So, what can we do?
The good news is there are British MPs, like Sarah Owen, who are calling for the government to do more to prevent racism. However, Tam stresses the importance of not thinking it’s always someone else’s responsibility to change the narrative. Indeed, there’s a role for all of us to play within society – and at the very least, to take responsibility for validating the experiences of those who suffer from racism.
Myself, and many of my Asian friends, have been so grateful to everyone who’s checked in on how we feel following the news of the Atlanta attacks this week. As a partner, a friend or a colleague, reaching out to support those who are suffering emotionally due to racially-tinged events, even when racism has not yet been legally proven – especially when it’s not yet been legally proven – is something we can all look to do.
Even people of colour must work on being more mindful and compassionate allies. “It’s important we don’t exempt ourselves from unlearning and showing solidarity with other communities,” points out Tam. “East and Southeast Asians must play their part here to collectively do the work of dismantling racism in all its forms. We owe so much to Black communities and to Black Lives Matter, to South Asian communities who have fought back, to many more groups who have struggled and resisted. We are making social movement history and, at the same time, we have to recover our own stories, which are intrinsically part of the story of the UK.”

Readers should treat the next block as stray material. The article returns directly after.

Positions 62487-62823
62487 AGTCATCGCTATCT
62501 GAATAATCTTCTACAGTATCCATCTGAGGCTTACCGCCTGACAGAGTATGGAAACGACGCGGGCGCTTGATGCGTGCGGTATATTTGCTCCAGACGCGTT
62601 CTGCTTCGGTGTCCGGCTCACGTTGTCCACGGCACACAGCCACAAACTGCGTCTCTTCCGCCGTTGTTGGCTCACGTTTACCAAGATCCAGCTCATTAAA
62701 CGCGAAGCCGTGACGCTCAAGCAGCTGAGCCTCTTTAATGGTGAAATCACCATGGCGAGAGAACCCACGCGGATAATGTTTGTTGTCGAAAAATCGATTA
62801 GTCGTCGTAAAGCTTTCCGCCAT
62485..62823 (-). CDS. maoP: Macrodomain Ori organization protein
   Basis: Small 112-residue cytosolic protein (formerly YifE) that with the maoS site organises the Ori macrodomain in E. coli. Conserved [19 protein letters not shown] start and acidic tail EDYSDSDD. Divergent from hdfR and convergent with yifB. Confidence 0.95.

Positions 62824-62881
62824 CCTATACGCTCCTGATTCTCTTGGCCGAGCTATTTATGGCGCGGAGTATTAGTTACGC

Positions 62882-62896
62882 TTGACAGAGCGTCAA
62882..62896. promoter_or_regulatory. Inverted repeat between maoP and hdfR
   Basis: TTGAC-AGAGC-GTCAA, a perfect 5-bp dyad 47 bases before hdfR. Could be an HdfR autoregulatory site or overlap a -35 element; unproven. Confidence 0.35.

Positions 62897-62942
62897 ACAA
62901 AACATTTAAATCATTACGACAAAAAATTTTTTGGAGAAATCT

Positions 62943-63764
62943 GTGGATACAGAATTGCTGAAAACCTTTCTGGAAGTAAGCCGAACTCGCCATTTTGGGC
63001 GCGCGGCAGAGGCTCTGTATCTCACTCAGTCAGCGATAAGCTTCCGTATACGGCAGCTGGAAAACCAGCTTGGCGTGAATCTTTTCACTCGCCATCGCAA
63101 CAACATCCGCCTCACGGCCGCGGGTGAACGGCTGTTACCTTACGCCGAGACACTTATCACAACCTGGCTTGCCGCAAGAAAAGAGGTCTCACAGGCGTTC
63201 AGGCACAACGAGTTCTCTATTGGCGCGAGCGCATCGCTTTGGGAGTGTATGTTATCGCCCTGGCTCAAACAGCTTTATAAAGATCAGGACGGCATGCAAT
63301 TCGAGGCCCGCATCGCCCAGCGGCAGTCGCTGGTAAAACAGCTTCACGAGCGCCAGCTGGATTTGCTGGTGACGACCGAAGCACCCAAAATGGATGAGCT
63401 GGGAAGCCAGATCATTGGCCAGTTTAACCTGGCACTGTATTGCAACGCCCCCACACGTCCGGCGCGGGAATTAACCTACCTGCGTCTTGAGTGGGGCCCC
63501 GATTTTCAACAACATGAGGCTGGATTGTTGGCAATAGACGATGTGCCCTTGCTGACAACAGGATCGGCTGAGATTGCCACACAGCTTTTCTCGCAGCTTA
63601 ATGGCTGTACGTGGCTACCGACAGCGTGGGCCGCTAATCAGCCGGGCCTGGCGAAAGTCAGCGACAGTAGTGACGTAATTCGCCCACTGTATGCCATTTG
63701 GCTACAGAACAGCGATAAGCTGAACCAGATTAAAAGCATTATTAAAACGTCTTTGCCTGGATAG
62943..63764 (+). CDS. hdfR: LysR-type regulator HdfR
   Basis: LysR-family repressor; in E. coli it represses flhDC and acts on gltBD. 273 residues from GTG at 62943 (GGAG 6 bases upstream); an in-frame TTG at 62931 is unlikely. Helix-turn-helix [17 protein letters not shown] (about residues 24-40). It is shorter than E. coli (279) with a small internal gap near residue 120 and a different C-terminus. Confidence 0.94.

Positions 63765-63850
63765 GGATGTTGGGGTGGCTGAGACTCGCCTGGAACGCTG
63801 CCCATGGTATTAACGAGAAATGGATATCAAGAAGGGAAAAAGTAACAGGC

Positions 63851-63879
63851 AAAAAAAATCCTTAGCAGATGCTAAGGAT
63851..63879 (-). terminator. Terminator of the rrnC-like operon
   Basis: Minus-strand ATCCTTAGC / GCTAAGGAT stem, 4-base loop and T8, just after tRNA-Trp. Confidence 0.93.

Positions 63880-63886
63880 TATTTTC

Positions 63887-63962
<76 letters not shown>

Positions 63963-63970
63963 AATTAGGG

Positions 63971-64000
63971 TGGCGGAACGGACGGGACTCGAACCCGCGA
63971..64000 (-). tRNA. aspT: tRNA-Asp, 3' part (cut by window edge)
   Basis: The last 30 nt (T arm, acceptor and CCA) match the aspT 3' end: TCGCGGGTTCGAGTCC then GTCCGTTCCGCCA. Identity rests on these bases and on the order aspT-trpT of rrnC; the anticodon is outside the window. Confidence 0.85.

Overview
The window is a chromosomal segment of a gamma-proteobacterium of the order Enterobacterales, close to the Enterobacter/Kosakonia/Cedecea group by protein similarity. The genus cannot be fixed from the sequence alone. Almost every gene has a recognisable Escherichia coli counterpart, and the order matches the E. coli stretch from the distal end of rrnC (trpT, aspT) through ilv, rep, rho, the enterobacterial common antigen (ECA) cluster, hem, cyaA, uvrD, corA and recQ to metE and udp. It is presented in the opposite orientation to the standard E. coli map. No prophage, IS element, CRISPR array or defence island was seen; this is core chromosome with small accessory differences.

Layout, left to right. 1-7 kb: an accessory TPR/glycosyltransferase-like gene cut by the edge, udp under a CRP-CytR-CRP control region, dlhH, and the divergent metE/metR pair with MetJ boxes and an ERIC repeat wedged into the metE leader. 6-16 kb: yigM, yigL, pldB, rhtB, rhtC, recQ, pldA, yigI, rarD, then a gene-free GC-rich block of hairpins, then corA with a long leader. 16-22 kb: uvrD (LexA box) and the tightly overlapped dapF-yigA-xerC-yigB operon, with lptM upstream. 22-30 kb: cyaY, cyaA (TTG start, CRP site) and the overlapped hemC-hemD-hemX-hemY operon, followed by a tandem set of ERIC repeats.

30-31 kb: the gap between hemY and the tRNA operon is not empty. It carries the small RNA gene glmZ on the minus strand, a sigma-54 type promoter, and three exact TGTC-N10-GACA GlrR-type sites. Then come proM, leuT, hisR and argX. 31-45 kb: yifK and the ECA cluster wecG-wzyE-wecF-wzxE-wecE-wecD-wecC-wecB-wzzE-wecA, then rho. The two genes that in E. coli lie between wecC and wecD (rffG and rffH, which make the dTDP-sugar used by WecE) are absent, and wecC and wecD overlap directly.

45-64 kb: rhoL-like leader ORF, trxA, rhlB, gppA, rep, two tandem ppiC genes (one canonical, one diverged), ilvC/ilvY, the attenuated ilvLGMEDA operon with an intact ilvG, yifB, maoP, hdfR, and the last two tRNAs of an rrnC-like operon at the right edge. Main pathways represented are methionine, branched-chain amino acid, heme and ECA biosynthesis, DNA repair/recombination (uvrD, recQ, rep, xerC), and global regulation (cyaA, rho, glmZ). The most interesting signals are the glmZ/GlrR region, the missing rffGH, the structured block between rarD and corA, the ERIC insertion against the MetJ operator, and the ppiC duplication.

I’m galvanised to learn from Tam how the community has stepped up over the past year, with a rise in grassroots movements helping to influence national policy. For East and South East Asians alone, we have End the Virus of Racism, Kanlungan, Hackney Chinese Community Services, SEEAC, besea.n and ESAS in Scotland to name but a few. Many more exist across the United Kingdom’s four nations, working and fighting every day to put pressure on the right forces to combat the issues people of colour face.
Underneath it all though, it’s time for social norms to change. We need to stop asking ‘how do you know it’s because of racism?’, and instead, focus on supporting those who have been victims. Demand proof that it wasn’t because of racism that a victim of colour suffered unnecessarily.
Because most of the time, the proof is in the tone of voice. It’s in the way they stare. It’s in the ‘I don’t know what it is about you, I just don’t like you.’ Now, it’s time to prove that the ‘what’ isn’t our skin colour.